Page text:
Saturday, September 25, 2021
HomePatriot DispatchesApostate Church, Thy Name Is Episcopal

Apostate Church, Thy Name Is Episcopal

Okay, so I’m fairly at a loss for words. Yeah. It’s that bad.

Can someone please show me the Bible passage that establishes Delta Smelt as part of the Body of Christ?

Crossposted

itsonlywordshttp://itsonlywords55.wordpress.com
I think about things, then I write about them.

10 COMMENTS

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10 COMMENTS

  1. As disgusting as the churches announcement is, we all know it’s not about the delta smelt, or really about any environmental concern.

    It’s about control.

    Perhaps you are not aware ItsOnlyWords, but the water that was shut off to ‘protect’ the fish devastated one of the few areas of California that is primarily Republican…

  2. I am among the what is now probably less than 40% of the adult communicants currently in the Episcopal Church who were actually RAISED in the Episcopal Church. My family as far back as anyone could ever remember have been baptized/confirmed members of the Episcopal Church. My deceased brother was an Episcopal priest.
    The Episcopal Church is one of only three liturgical churches in the USA and is actually the Anglican Church in North America. As such it was steeped in centuries worth of beautiful (to me, anyway) traditions (notice I say “was”).
    What all here need to understand, if they don’t already, is that in the early 70’s the Episcopal Church got hijacked.
    I grew up in what was then a small town in southern CT about 50 miles from NYC. It was still lovely then… everybody knew everybody, everyone had lots of land so it was peaceful and simple.
    It was also preppie-central. Everyone went to private day schools, then on to waspy boarding schools and then to the “better” colleges and universities. Way back then (the dark ages for some of you), you still wrote your religion on the forms you filled out to rush the fraternities and sororities and may I be the first to assure you that what you wrote on that line was a factor in determining your acceptance or lack of same.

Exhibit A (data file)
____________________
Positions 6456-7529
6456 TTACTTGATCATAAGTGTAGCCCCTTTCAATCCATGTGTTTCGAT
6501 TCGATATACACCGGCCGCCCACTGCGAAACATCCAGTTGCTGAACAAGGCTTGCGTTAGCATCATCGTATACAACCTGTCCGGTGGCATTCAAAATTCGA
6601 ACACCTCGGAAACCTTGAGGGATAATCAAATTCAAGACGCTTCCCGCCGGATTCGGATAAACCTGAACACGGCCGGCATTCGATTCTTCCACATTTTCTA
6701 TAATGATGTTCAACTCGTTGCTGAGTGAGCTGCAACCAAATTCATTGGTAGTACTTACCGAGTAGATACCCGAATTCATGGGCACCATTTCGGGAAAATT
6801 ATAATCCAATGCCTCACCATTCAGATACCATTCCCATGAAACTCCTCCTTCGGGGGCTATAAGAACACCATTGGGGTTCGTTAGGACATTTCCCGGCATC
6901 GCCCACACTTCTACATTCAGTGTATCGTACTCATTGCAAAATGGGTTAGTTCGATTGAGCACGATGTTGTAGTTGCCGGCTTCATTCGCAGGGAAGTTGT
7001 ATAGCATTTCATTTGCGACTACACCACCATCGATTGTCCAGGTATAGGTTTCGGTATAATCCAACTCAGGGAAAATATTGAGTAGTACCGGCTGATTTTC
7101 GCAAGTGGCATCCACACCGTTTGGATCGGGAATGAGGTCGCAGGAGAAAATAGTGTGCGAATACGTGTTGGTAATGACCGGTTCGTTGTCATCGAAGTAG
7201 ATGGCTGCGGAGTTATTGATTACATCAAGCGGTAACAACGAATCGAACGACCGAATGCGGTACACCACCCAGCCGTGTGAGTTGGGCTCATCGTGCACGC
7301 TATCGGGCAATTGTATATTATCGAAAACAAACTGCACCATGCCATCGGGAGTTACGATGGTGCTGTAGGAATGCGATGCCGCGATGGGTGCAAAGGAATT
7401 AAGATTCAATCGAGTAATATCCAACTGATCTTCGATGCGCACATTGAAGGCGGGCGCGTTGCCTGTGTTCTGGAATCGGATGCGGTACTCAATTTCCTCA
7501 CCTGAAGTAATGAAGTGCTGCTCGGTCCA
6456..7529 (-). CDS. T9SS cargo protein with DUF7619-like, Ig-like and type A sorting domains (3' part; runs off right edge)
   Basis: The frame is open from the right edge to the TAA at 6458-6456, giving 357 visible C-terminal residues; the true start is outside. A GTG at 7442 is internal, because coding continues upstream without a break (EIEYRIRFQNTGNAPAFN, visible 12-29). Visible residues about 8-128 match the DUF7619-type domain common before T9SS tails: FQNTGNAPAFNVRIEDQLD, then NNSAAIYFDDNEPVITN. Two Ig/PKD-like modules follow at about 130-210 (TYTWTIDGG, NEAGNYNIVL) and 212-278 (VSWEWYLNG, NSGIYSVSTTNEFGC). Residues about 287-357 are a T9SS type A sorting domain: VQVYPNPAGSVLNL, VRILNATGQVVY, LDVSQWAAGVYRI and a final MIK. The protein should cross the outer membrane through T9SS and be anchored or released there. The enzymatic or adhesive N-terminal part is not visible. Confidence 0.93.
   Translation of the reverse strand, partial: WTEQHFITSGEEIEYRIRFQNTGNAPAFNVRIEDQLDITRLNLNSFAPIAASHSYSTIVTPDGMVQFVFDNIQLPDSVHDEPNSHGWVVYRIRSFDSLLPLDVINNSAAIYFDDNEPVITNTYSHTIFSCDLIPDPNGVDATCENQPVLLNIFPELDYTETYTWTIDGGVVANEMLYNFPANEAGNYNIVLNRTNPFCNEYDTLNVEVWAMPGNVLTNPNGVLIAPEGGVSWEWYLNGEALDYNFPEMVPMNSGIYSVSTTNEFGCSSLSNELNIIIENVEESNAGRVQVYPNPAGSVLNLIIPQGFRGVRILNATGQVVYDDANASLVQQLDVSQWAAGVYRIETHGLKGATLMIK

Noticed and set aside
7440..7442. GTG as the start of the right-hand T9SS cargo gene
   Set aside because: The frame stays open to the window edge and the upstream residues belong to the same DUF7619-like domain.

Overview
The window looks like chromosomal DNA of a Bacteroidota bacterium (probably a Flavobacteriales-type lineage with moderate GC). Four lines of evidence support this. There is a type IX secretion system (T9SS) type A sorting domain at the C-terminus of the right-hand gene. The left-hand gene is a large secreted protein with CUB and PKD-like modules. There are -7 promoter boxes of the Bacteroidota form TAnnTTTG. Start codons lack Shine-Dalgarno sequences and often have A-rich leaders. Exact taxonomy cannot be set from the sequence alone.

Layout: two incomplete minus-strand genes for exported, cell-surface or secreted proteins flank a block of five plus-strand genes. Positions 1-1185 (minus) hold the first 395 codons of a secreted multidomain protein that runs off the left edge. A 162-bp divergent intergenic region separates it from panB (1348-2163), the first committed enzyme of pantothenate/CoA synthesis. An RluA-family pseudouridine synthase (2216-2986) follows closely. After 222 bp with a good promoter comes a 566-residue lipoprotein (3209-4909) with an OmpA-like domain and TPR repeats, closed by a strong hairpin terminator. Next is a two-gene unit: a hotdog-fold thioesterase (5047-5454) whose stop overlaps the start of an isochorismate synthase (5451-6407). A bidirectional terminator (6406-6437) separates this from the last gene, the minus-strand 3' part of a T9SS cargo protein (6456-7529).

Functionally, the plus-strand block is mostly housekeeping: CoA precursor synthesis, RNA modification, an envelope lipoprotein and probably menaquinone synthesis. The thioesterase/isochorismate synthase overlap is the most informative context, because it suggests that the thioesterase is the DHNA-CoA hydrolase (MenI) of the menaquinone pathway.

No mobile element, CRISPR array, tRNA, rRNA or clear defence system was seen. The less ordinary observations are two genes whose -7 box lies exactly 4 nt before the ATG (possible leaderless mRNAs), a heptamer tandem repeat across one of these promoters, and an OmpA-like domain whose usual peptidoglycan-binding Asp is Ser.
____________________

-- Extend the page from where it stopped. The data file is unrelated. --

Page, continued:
The “gentleman’s C” was still in effect and you got into schools based as much or more on your family as your grades.
    Despite the fact that the Episcopal Church in North America has always been small in numbers, it has always been staggeringly wealthy and a seriously significant percentage of the aforementioned preppies at the aforementioned schools at that time came from Episcopal families. This was a fact that was not lost on those who wished to have their own skids comparably greased with regard to their careers/income potential.
    Soooo… what to do? In tens of thousands of aha-moments, they joined the Episcopal Church. They did not join because they liked the liturgy or anything else the church had to offer. They joined as a career move, and brought with them “baggage” from whatever church they had attended previously. When I say “baggage” it was simply what they had liked, or that with which they were familiar. In other words, they wanted to SAY they were members of the Episcopal Church, but they really didn’t want to BE members in the true sense of the word. They wanted the Episcopal Church to be their old/other church just with a new name which might get them what they wanted faster and more easily. So those who joined for the wrong reasons began to change it from within… and OMG did it change. They did away with the 1928 prayer book which almost caused a schism in the church… they sold guns to some banana republic in the 70’s… they ordained women and they became so PC that it gives you dry heaves.
    It’s kind of the religious version of how the lefties hijacked the greenies.
    So is the once steeped-in-beautiful-traditions Episcopal Church now a joke? I don’t know. I left. I have about 40 minutes M-F between when I drop my daughter off at work and when I pick my granddaughter up from school. There is a lovely old Episcopal Church right around the corner from her school. My very old and well worn 1928 prayer book and I go in there and I recite the words whose beauty and sameness have brought me comfort for well over 60 years. And rest assured while in that process I am not giving a great deal of thought to the Delta Smelt.

    • It is indeed sad to see the loss of traditions in our society. I was raised Methodist, and each daughter has a different religion. The elder one became Catholic on her own, then when she married, switched to Lutheran. The younger one is Unitarian. They each raise their families to a tradition, whether I may agree with it or not. To me, if The Old Rugged Cross isn’t in the hymnal, it’s just not church. I’m so moss-backed that I like there to be a piano or organ, just like in my grandma’s day. I’m sure in early times they clung to their timbrels and tambourines just as bitterly.